What I Read on Summer Vacation: 2018
This was kind of a weird vacation for us. It was still enjoyable, but just different than we normally would do. We planned on a 2 week sailing trip aboard Sabine. But the conditions were kind of lousy. We had to wait out a few small craft advisories so we could sail from one place to another. We had storms. And when it wasn’t storming it was sweltering hot. Like we tried to walk around and explore Provincetown and we melted into blobs onto the sidewalk. We came off the water early because we got a little tired of battling storms and waiting for the seas to calm down.
When we got home we did some projects around the house—which is why my list of books I read on vacation is a lot shorter than previous years. I was busier than I would be just sitting at anchor lounging and reading.
This isn’t a book I’d normally read, honestly. But I met the author at a book event and he is such a cool dude, I thought I’d give it a try. He says that his book is a combination of the TV show Dexter and the Nabokov classic Lolita. I never watched Dexter, and I tried to read Lolita but couldn’t get into it. But I totally got into Ella.
It’s the story of a young woman who embarks on a cross country trip to meet her long lost boyfriend. But along the way she encounters a few sleazy men who are complete jerks, and she murders them after taking the to bed. The thing that’s particularly interesting about this book is the way Moran wrote it. It’s very dream like, very gauzy. You’re not sure if she actually killed these men or not. But then another character swoops in, tears down the gauzy curtains, and shows us what’s behind them. It was actually quite brilliant how he wrote it—and I am a sucker for a male author who writes a female character. Moran nailed it.
I listened to her earlier books, the ones about the women who were lawyers who kept getting stalked. But lately she’s been getting away from the stalkers and getting more into normal people who end up in situations that make them do questionable things, and then they have to face the consequences.
Keep Quiet is the story of a father and a teenage son. The dad let the teenage son drive, even though the son only had a learner permit and it was after hours. As they were driving on a winding road at night, the son hit a jogger with the car. The dad panics once he realizes that his teenage son’s life would be ruined by a mistake that only took seconds to make, and he makes the decision to leave the scene. He and the son vow to never tell anyone about what happened to the jogger on that dark street that night.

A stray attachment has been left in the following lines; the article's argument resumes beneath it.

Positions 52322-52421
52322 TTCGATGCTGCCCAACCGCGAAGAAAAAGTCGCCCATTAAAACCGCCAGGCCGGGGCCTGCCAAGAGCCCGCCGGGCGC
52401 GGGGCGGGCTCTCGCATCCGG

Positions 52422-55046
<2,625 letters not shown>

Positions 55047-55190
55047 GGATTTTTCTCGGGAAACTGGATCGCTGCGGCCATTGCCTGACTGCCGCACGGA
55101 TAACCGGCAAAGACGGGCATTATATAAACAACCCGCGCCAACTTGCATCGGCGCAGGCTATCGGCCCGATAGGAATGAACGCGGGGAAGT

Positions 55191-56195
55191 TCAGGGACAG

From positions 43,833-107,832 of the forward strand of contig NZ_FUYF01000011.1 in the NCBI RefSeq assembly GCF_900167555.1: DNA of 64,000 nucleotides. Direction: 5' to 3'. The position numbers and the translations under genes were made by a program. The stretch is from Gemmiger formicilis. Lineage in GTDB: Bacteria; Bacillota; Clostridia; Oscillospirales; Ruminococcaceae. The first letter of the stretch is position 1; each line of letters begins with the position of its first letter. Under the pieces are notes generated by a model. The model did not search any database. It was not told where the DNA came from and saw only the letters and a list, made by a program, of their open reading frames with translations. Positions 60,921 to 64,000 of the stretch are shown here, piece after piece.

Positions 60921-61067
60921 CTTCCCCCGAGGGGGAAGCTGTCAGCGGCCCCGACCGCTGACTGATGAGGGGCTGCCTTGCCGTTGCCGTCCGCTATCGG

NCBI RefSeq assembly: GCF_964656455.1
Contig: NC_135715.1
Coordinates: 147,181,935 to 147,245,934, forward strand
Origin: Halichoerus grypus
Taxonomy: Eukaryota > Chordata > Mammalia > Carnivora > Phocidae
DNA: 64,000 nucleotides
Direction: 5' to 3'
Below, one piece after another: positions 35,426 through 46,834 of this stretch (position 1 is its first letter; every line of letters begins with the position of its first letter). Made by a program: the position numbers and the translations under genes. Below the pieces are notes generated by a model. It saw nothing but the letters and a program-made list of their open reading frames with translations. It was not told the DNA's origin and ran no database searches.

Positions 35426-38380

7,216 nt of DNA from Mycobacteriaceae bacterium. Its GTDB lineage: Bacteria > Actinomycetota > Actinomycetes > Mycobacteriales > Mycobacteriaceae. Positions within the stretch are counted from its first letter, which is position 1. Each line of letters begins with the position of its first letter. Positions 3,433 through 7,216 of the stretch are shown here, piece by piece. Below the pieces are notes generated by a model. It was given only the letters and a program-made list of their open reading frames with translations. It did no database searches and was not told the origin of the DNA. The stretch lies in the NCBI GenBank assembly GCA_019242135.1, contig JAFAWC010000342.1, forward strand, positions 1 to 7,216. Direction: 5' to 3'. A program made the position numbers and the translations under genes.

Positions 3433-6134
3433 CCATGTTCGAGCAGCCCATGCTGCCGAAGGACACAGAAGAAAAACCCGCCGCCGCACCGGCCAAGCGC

Will they be able to keep the secret? Will they be able to withstand the guilt once they learn who the jogger was? Then they learn there is a deeper mystery at play, and will solving the mystery make them innocent of the crime?
OK, so I think my vacation selections were a bit dark this year. Because this is the third thriller I’ve read on this trip. This is a re-read for me, and I was inspired to read it after watching some of the HBO mini series. But then my HBO subscription lapsed and I wasn’t able to finish it, so I had to read the book to remember how it ended.
Camille Preaker is a reporter who has to go home to her stiflingly small hometown of Wind Gap, Missouri to investigate the murders of two tween girls. Her home is filled with emotional landmines, which caused her to develop some disturbing coping mechanisms like self-harming and alcoholism. In addition to having to face her demons from her past, she’s trying to prove herself as a reporter in a town where nobody wants a reporter snooping around.
The ending of this book will completely surprise you, as it did for me when I first read it. I had literally said “Oh snap” when I got to the end. Gillian Flynn will pull you in so hard, and while she’s presenting you with some pretty disturbing topics, she does it so eloquently that you will keep reading.
Another dark one. Another Gillian Flynn. She’s that good. In this one Libby Day was 7 when her family was murdered in a Kansas farmhouse one winter’s night. Now it’s 20 something years later. The money that people have donated over the years has run out and she has to figure out what’s next.
She learns about a secret-ish society that is obsessed with true crime and the murder of her family has been investigated by them over the years. While her testimony, as a 7 year old, put her brother away as the killer, she starts to question whether the testimony she gave was even true. Libby joins the investigation to find out what really happened that night.
The story bounces back and forth from Libby in the present, to her mom and her brother in the past leading up to the night of the murders. And she learns the truth about what happened that night.
I loved this one because it was quirky. Yes, it was dark, but it was also kind of funny in her dealings with these odd people who are obsessed with true crimes. Another winner.
OK, so now we’re onto a light vacation read. Ashley is a driven 20 something who just landed the internship of her dreams, and her life is going places. She and her roommate head to Vegas for a rock festival where she managed to get back stage and hook up with Paul, the bassist from Style Strike. And that one night changed everything for Ashley, and for Paul.
A few weeks after the festival Ashley realizes she’s pregnant as a result of her one night stand with Paul. When he comes to Seattle, her hometown, on his tour she has to tell him about the baby. And then they have to figure out what to do next. His star is rising, would he be willing to leave it all for her and the baby? Or would she be willing to leave her career to join him on the road?
added on 08.28.18